Garry Schofield reflects on England’s performance agains the All Stars on Friday night.

Back in the Wayne Bennett era, I seem to recall starting a column with the words clueless, clueless, clueless when analysing a Great Britain performance.

Well, international Rugby League finally returned when England took on the Combined Nations All Stars at Warrington on Friday, and all I can say is garbage, garbage, garbage.

Shaun Wane did his best to pick some positives at the end of a week which was made pretty chaotic by worrying Covid outbreaks and the lack of respect shown by so many Super League clubs for the international game.

But he must be a worried man after watching a performance in which more players played themselves out of contention for the World Cup, whether it takes place this year or next, than in.

Only Sam Tomkins, Ben Currie, Tommy Makinson, Morgan Knowles and Liam Farrell were anything like. And even with the addition of NRL-based players, it’s hard to see how we can come close to making a genuine challenge to win the tournament.

We just don’t have enough quality or depth in the squad to compete with the Aussies, and while it wasn’t our best side, the opposition, while having some decent players in their ranks, were nothing like as strong as the high-ranking Southern Hemisphere national teams.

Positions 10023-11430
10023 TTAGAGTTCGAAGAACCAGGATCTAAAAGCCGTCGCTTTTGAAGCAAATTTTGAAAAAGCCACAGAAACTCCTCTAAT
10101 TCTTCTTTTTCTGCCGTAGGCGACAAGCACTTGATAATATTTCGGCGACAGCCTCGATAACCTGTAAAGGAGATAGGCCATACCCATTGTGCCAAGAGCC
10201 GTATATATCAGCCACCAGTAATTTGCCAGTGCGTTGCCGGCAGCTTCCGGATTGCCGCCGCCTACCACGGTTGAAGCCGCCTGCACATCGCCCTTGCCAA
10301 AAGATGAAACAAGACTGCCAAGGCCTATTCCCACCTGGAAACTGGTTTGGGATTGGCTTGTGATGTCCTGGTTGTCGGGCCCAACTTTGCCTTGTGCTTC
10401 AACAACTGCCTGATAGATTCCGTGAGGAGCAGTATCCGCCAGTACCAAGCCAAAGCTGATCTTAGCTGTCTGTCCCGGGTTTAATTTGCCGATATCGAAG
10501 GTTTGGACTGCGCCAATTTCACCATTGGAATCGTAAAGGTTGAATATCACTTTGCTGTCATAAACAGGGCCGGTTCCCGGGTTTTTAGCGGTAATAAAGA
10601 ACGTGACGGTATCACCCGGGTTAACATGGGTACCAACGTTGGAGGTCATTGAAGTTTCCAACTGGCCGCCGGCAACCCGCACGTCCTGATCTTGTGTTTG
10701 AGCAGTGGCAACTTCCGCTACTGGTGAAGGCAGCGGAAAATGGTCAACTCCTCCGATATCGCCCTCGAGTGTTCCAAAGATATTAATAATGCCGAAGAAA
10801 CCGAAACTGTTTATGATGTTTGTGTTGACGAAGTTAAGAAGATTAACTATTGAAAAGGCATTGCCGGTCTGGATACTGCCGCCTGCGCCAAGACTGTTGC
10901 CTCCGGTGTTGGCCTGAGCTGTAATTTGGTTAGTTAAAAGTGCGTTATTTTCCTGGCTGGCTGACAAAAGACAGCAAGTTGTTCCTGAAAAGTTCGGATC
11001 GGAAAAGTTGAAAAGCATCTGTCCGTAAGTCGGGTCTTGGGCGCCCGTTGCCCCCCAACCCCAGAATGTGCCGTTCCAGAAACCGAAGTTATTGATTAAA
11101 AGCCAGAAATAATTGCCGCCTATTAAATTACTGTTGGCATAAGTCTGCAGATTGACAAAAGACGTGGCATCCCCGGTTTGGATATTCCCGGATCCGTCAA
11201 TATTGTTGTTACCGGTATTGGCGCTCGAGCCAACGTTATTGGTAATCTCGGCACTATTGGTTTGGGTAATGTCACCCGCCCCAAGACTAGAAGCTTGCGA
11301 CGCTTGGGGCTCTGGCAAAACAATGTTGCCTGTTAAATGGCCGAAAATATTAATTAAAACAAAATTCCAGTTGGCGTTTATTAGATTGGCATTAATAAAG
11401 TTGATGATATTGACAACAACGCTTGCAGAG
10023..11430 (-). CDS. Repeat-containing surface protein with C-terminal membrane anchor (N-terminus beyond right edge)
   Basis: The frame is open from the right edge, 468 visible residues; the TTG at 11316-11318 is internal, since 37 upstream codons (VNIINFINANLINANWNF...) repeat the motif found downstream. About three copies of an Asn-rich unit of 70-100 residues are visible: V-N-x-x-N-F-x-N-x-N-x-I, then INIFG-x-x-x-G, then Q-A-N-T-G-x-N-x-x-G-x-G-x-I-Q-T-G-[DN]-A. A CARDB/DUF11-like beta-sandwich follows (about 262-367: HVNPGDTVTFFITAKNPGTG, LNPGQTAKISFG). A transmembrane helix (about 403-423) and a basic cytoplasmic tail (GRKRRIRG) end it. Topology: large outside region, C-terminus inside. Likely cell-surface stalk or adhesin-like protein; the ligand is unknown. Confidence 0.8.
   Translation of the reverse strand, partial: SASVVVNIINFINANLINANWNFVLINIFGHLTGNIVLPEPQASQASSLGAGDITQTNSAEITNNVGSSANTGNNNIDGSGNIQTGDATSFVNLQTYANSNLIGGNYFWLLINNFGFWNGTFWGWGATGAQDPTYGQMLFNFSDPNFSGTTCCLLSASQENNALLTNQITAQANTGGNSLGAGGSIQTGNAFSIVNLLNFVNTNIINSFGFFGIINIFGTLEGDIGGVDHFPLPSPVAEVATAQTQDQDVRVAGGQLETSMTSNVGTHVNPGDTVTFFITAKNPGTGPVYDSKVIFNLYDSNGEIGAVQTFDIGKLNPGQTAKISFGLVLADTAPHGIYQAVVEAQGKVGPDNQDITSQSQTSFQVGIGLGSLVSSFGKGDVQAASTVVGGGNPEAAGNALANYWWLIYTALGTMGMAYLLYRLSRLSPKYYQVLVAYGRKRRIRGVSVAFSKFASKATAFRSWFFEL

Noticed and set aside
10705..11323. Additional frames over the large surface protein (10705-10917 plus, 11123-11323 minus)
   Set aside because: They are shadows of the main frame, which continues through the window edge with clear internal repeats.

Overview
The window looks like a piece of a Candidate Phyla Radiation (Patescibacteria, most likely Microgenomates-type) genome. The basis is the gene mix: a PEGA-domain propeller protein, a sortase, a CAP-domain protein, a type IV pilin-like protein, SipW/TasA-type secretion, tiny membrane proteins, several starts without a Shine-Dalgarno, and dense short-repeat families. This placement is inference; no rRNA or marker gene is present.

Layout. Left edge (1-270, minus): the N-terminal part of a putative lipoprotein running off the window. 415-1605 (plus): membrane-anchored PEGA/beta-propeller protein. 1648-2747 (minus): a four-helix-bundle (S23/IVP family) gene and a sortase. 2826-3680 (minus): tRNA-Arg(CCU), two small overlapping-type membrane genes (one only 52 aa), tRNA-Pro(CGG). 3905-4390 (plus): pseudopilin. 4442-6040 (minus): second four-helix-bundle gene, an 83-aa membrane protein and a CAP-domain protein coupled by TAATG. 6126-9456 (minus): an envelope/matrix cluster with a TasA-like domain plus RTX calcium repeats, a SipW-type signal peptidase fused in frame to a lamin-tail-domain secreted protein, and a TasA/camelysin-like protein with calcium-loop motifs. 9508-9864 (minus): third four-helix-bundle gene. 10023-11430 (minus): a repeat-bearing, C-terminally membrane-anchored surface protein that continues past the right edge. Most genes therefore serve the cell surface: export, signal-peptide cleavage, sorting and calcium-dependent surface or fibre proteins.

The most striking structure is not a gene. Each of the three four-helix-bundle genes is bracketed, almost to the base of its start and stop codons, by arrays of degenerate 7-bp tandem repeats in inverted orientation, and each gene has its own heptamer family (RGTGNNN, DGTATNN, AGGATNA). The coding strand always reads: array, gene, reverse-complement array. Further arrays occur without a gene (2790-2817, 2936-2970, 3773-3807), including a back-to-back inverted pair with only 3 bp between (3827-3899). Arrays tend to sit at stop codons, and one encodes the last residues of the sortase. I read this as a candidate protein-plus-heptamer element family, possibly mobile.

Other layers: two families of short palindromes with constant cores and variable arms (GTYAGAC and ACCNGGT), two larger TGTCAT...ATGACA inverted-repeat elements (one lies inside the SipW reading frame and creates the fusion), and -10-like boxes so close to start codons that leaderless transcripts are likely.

Well done to Jermaine McGillvary for having the guts to come out and say what so many are thinking.

For some hard-to-fathom reason, the highly-experienced winger was playing for the Combined Nations rather than England. He scored a try in his side’s success, then pointed out how our game in “in decline”. And he’s spot-on.

As Jermaine said, we needs a much stronger international scene if the sport is to grow.

Now I really am one-eyed

Regular readers of this column may know I’ve had an eye problem since December 2019, when I suffered a detached retina.

Unfortunately, after seven operations, three laser treatments and all the unstinting efforts of the superb staff at St James’s Hospital in Leeds, I’ve been told the damage is irreparable.

It means I have lost the sight in my left eye, which is obviously a huge blow.

I’ve had severely impaired vision in that eye ever since the detachment, so I’ve grown used to coping and I’ve been able to prepare myself for this scenario.

At least now I can come to terms with the situation, move forward and hopefully get back to as normal a life as I can, given the issues we have all been facing.

A lot has been said and written about the strain the pandemic has put on the NHS, and during my treatment, I’ve witnessed some of the challenges which have been posed.

But even in such difficult circumstances, the care and support I have received has been absolutely first class, and I’d like to thank all those involved.

Going forward, I’ll wear a special contact lens which will mask the blurred vision and help me adjust to seeing only out of the other eye.

And, let’s face it, some people have been calling me one-eyed for years!

I’m also going to hold an annual golf day to raise funds for charities for the blind and visually impaired.